[73] Libman J. distinguished Patterson, holding that Mr. Ewing was not a “low end consumer”: para. 80. He placed great reliance on the victim impact statement of the child whose image was in the collection. Libman J. also relied on the same community impact statements filed in this case and found that there were reasonable grounds to believe that Mr. Ewing had committed an SPIO. In relation to the identified victim, Libman J. said the following, at para. 89:
In the mind of [the identified victim], and other survivors of child sexual abuse who live in constant dread of their images being viewed by others, and especially of being recognized, there is no meaningful distinction between the maker of child pornography, or the viewer of same. They each inflict severe psychological damage on such victims, albeit at different times and in different ways, every time the image is viewed. The publisher may play the role of principal offender; the audience’s role as secondary offender. The performance may be “pay for view” or not. However, they remain offenders alike; they are all patrons of the same genre of harm.
[74] Libman J. ordered an assessment under s. 752.1.

[75] In R. v. Brouillard, 2020 QCCS 604, the accused was convicted of accessing, possessing, and making available child pornography. The sentencing judge, Ouellet J.S.C., focused on the accused’s behaviour in sharing child pornography online, which included providing others with codes and/or passwords necessary to access file directories.

[76] Ouellet J.S.C. concluded that, “at a minimum”, making available child pornography is conduct that is likely to inflict severe psychological damage on another person: at para. 31. A key factor was that the faces of the victims were visible, such that “they can recognize themselves, be recognized, and know that they will be recognized, for all time, as long as these images are circulating on the Internet”: at para. 32. He rested this conclusion on statements of the Supreme Court about child pornography, discussed above, as well as other cases about the indelible nature of images posted online. He found that making child pornography available qualified it as an SPIO.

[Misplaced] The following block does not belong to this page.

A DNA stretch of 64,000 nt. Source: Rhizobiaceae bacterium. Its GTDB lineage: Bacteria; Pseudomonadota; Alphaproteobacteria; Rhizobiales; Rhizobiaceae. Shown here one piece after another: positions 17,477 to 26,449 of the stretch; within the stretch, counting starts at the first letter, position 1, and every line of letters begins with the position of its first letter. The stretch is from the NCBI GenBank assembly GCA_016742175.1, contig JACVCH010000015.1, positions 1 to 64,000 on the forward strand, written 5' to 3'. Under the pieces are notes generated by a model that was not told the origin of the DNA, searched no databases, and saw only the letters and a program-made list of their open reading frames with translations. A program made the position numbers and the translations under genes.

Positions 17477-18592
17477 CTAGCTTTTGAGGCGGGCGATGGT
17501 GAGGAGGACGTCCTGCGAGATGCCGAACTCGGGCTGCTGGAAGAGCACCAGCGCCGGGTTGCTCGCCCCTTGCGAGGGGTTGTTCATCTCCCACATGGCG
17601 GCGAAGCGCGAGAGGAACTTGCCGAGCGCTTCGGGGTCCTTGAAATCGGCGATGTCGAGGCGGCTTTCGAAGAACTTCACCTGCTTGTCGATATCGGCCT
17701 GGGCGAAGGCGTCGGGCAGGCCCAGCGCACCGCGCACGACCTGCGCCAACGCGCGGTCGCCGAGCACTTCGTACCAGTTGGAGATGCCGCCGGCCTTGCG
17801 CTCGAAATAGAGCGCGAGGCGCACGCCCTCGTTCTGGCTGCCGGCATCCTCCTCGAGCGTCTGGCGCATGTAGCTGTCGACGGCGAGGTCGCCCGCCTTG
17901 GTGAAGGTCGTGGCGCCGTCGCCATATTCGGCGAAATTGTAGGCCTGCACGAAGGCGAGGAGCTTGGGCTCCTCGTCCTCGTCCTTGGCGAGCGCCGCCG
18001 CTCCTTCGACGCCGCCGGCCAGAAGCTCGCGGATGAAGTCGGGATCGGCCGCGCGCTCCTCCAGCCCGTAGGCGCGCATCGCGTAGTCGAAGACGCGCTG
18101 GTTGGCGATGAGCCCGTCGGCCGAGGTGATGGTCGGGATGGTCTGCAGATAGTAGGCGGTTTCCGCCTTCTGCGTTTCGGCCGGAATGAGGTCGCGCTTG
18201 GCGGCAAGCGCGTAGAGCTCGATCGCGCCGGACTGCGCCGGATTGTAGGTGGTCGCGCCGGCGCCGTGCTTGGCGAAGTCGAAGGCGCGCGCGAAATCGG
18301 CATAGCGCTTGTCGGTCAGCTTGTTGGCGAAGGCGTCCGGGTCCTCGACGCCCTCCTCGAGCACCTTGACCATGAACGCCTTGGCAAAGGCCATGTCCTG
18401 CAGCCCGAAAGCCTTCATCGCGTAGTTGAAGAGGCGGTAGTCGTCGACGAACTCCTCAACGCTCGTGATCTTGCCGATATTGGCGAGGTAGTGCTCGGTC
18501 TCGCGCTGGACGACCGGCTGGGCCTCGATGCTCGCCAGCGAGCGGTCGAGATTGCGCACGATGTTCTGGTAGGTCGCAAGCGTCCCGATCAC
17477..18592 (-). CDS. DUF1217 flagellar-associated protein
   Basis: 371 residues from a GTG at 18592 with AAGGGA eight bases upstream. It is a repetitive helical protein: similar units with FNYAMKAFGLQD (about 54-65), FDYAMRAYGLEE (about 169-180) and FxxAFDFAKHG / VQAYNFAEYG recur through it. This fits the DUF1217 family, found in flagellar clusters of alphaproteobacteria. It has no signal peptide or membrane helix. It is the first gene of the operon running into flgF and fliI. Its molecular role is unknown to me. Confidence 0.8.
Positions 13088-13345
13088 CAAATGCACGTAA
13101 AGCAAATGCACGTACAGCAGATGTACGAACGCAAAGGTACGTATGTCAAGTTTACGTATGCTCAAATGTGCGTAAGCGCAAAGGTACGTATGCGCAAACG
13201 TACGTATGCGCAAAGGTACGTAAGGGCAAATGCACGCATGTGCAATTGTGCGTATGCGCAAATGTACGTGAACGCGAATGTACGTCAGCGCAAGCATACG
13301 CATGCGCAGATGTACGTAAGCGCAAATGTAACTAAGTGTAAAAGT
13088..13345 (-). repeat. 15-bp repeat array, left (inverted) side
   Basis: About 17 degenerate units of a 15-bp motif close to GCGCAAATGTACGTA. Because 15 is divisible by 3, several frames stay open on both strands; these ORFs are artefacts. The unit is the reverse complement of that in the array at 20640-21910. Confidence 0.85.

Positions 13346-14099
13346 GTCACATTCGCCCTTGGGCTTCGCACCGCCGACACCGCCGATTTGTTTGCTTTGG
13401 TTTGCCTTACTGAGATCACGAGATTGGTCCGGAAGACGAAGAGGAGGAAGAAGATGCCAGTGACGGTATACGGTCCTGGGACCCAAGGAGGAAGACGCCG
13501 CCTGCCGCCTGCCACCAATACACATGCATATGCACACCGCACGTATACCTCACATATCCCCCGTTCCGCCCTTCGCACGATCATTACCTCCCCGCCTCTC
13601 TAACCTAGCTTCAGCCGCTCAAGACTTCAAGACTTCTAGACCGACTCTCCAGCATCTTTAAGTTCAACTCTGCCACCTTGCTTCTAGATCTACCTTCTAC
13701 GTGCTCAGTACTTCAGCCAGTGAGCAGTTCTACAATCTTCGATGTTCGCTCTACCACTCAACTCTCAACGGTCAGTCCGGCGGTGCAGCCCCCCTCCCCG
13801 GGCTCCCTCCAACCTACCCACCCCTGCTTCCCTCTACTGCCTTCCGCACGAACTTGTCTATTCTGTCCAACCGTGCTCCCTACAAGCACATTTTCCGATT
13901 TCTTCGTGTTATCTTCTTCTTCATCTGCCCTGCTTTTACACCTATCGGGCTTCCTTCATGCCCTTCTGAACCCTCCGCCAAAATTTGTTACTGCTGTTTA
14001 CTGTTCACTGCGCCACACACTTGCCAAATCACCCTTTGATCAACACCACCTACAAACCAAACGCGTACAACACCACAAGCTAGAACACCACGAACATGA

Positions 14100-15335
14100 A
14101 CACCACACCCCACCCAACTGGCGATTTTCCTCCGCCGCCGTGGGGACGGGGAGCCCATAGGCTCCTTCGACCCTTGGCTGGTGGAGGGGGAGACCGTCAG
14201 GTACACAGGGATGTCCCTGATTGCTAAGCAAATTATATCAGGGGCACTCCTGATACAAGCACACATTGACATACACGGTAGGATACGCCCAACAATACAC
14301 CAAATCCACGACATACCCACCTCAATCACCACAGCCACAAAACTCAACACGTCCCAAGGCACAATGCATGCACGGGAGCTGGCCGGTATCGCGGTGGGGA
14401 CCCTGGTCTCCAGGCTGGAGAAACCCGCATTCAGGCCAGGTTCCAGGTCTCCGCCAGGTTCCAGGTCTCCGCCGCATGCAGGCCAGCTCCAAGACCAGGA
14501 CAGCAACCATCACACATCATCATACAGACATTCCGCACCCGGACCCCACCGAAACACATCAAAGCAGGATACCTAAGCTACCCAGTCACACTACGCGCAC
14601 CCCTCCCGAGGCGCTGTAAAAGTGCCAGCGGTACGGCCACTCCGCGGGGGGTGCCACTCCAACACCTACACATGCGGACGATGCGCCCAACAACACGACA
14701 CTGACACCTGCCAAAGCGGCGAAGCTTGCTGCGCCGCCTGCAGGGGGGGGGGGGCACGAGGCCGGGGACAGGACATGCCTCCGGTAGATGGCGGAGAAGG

[77] Lastly, I refer to R. v. Millie, 2021 SKQB 281, a case involving the offences of making available, accessing, and possessing child pornography.

[78] Applying Steele, Dawson J. accepted that the essential elements of the three offences do not automatically qualify as SPIOs: para. 76. Referencing Sharpe, Dawson J. accepted that there is a rational connection between accessing, possessing, and making available child pornography and the sexual exploitation of children, but held that “the SPIO definition requires something more than mere speculation or an abstracted rational connection”: para. 79.

[79] Mr. Millie was in possession of and had access to 90,708 images of child pornography, of which 13,289 were unique. There were also 131 unique videos in his collection. The children’s faces were visible in some of the images Mr. Millie uploaded to the internet.

[80] After reproducing the passages from Friesen and S.(J.) quoted above, Dawson J. held that “the court must be satisfied that the offender’s conduct contributed in some non-zero measure to the severe psychological damage to a victim of the child pornography in question. In other words, the connection or link between the offender’s conduct and a victim’s identifiable severe psychological damage must be established”: para. 92. She found that, although the identifiable victims in Mr. Millie’s collection did not directly attribute the harms they suffered to Mr. Millie’s conduct, this did not bar a finding that he caused their severe psychological damage. The perpetual and acute emotional distress the victims described in their victim impact statements was not specific to Mr. Millie because the statements were prepared before the date of his offences. However, Dawson J. concluded:
[114] All three victims identify significant, prolonged and continuing severe psychological damage from the knowledge that individuals download and possess the child pornographic images of them. Even though the victims did not relate their psychological damage to Mr. Millie specifically, or individually, I am satisfied that there is established from the Victim Impact Statements … a clear link between the knowledge of the victims that persons possess and view their images and each of their psychological damage.

[115] Here, Mr. Millie’s possession of the pornography, which contains the victims’ images, has the effect of inflicting severe psychological harm, as the victims are aware that they have been victimized in this way and revictimized by the ongoing process of access and/or possession of the images.

[116] I am satisfied on the evidence, that Mr. Millie’s possession of the said pornography is inflicting or likely to inflict severe psychological damage on another person.